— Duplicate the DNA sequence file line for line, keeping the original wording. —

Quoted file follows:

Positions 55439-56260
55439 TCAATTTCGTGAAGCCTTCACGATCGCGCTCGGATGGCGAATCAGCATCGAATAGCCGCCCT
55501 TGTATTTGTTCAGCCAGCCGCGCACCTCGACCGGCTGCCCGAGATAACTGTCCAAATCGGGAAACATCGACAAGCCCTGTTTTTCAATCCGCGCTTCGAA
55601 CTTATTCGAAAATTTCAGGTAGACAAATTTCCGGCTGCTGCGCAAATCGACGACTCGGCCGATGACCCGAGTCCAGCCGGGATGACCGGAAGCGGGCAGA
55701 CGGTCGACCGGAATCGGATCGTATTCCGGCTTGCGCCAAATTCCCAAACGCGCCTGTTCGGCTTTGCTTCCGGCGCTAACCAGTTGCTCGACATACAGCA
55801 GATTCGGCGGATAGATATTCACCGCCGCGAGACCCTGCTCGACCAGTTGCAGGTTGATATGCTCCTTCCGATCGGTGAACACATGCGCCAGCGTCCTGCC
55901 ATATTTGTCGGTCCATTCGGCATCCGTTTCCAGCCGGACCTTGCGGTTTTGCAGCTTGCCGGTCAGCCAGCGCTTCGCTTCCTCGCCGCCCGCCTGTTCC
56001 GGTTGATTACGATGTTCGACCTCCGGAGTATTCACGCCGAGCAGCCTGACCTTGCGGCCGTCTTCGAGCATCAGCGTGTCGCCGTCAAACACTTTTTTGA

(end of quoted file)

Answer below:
Positions 55439-56260
55439 TCAATTTCGTGAAGCCTTCACGATCGCGCTCGGATGGCGAATCAGCATCGAATAGCCGCCCT
55501 TGTATTTGTTCAGCCAGCCGCGCACCTCGACCGGCTGCCCGAGATAACTGTCCAAATCGGGAAACATCGACAAGCCCTGTTTTTCAATCCGCGCTTCGAA
55601 CTTATTCGAAAATTTCAGGTAGACAAATTTCCGGCTGCTGCGCAAATCGACGACTCGGCCGATGACCCGAGTCCAGCCGGGATGACCGGAAGCGGGCAGA
55701 CGGTCGACCGGAATCGGATCGTATTCCGGCTTGCGCCAAATTCCCAAACGCGCCTGTTCGGCTTTGCTTCCGGCGCTAACCAGTTGCTCGACATACAGCA
55801 GATTCGGCGGATAGATATTCACCGCCGCGAGACCCTGCTCGACCAGTTGCAGGTTGATATGCTCCTTCCGATCGGTGAACACATGCGCCAGCGTCCTGCC
55901 ATATTTGTCGGTCCATTCGGCATCCGTTTCCAGCCGGACCTTGCGGTTTTGCAGCTTGCCGGTCAGCCAGCGCTTCGCTTCCTCGCCGCCCGCCTGTTCC
56001 GGTTGATTACGATGTTCGACCTCCGGAGTATTCACGCCGAGCAGCCTGACCTTGCGGCCGTCTTCGAGCATCAGCGTGTCGCCGTCAAACACTTTTTTGA